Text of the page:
1545 · Nuremberg
The sole known copy of a prediction pamphlet (mein Almanac, Gasser calls it, f12 recto) for the year 1546 with the first extended reference to Copernicus printed in a vernacular language (German) -- an "enthusiastic hymn of praise" for the great astronomer (Burmeister) addressed not specifically to an international community of scholars but to lay readers of a humble German language almanac whose daily activities "revolve" around the sun. Gasser further acknowledges here heliocentrism as a "hypothesis… demonstratively proven among mathematicians", i.e. a physical fact – a stance virtually unique among astronomers who were generally cautious with their approbations of Copernicus' calculations and methodology in the early years on the road towards its gradual positive reception.
Achilles Gasser was intimately connected with the dissemination of heliocentrism through his patronage of Georg Rheticus, Copernicus' student, who initiated and oversaw the 1543 publication of De Revolutionibus. Gasser was one of very few recipients of the Narratio Prima, intended to drum up support for Copernicus' work and wrote the preface to the 1541 edition of it. Gasser also owned a copy of De Revolutionibus(Gingerich I.99), printed by Johann Petreius(who, not coincidentally, also published the present pamphlet). Alongside Rheticus' Narratio Prima of 1540 and Gasser's preface to the second edition of that work in 1541, the Practica offered here represents one of the very earliest published expressions of support for Copernican heliocentrism in any language.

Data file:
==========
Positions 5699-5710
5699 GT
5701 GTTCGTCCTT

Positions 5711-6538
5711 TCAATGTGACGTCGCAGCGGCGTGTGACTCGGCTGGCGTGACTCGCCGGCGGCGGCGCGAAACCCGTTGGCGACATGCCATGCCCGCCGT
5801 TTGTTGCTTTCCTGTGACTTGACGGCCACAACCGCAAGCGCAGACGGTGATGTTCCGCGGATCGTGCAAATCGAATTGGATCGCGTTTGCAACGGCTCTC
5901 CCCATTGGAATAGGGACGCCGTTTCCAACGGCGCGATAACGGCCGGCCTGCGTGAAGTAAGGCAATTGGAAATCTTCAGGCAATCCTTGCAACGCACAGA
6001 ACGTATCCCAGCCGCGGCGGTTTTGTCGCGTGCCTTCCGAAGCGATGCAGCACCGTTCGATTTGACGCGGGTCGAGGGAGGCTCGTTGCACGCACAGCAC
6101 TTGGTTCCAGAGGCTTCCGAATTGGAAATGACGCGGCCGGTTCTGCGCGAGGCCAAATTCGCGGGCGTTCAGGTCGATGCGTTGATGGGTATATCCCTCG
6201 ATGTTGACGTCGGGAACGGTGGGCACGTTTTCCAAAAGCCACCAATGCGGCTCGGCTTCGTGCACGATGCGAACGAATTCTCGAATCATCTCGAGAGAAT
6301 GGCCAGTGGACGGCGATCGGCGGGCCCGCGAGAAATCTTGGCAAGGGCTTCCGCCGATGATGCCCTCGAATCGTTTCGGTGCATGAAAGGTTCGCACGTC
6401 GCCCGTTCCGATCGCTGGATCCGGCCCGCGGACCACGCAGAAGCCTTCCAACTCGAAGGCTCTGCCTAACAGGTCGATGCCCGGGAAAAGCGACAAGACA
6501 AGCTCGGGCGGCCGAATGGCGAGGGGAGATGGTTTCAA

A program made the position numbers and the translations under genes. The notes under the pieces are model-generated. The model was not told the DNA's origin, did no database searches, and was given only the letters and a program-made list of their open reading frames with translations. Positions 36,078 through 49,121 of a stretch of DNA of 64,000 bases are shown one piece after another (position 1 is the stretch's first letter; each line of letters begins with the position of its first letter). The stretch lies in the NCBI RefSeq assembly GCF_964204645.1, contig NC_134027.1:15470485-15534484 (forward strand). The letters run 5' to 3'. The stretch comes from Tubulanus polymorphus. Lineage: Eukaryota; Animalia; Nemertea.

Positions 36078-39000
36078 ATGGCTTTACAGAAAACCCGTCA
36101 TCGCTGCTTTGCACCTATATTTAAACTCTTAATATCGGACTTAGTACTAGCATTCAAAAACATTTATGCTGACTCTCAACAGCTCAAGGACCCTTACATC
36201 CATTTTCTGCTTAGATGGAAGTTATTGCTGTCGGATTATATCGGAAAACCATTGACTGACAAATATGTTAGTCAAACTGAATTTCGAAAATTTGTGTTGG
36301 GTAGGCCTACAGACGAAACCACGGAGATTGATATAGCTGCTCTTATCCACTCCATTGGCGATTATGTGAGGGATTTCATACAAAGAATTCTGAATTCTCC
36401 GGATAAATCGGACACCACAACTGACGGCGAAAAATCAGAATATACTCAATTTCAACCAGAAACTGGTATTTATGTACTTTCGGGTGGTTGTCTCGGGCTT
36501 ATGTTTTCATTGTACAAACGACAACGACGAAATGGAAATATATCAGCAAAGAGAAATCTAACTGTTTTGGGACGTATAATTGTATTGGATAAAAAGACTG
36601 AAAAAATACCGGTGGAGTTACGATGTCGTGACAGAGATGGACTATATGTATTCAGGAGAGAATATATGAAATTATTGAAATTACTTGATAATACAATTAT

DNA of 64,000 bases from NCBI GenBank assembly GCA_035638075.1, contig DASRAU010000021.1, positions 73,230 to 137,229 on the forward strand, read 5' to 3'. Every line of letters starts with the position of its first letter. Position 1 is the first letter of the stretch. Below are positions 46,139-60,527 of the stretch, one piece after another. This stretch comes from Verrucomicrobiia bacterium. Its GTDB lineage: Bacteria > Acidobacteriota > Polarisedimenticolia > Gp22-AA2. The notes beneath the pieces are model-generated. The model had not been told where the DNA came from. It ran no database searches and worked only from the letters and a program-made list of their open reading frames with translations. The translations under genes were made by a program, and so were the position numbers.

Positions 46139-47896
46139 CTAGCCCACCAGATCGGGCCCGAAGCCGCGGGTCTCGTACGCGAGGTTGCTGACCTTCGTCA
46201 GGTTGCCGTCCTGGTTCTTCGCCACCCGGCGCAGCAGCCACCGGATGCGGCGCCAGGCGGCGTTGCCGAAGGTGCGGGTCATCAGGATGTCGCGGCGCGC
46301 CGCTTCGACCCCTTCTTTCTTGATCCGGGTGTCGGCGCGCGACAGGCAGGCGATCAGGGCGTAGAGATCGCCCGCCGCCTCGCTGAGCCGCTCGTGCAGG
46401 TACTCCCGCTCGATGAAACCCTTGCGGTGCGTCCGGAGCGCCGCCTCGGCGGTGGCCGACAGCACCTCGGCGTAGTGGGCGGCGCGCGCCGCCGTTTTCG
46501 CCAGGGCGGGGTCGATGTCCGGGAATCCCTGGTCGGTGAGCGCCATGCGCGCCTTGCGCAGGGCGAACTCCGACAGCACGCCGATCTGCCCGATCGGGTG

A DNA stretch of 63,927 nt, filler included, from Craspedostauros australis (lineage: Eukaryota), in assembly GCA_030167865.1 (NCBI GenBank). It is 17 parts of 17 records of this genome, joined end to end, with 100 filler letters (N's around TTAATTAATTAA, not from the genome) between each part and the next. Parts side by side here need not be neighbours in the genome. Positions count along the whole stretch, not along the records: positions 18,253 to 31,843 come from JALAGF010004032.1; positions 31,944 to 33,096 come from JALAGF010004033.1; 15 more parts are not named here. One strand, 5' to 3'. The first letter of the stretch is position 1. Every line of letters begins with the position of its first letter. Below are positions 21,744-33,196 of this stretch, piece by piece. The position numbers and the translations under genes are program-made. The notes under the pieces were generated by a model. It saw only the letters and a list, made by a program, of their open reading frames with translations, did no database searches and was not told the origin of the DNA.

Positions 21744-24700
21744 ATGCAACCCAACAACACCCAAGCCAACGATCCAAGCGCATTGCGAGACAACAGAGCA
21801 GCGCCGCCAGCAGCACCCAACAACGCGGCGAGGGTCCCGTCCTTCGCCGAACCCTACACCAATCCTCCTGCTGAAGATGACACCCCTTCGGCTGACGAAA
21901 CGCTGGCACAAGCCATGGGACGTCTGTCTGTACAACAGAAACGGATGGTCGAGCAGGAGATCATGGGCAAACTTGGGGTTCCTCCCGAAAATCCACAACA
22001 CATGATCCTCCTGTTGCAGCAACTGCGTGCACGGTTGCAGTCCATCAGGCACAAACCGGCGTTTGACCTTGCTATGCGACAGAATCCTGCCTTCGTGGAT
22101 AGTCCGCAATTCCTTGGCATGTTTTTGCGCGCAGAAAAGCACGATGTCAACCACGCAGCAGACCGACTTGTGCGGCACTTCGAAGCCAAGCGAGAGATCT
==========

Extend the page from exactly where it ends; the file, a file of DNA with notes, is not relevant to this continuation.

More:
The extended reference to Copernicus appears in Gasser's dedicatory letter to Caspar Joachim Täntzl, a Tyrolean nobleman and mine owner. Gasser takes pains to heap praise upon the most learned and wonderful man Dr. Nicolaus Copernicus, who away off in Prussia, has taken up the task with such seriousness, diligence, and steadfastness, that for the establishment and restoration of astronomy he has had to lay an utterly and completely new foundation, unheard of before, or rather has been compelled to posit hypotheses not employed by other scholars…namely, that the Sun is a light for all creation and stands unmoved in the midst of the whole universe; that this earthly realm… variously courses round between the planets Venus and Mars... and thus has not only demonstratively proven his theory among the mathematicians, and with great pains restored the portrait of Astronomy, but has also immediately been regarded as having perpetrated a heresy, and indeed—by many others incapable of understanding this matter—is already being condemned (see the complete Danielson translation of the epistle below.).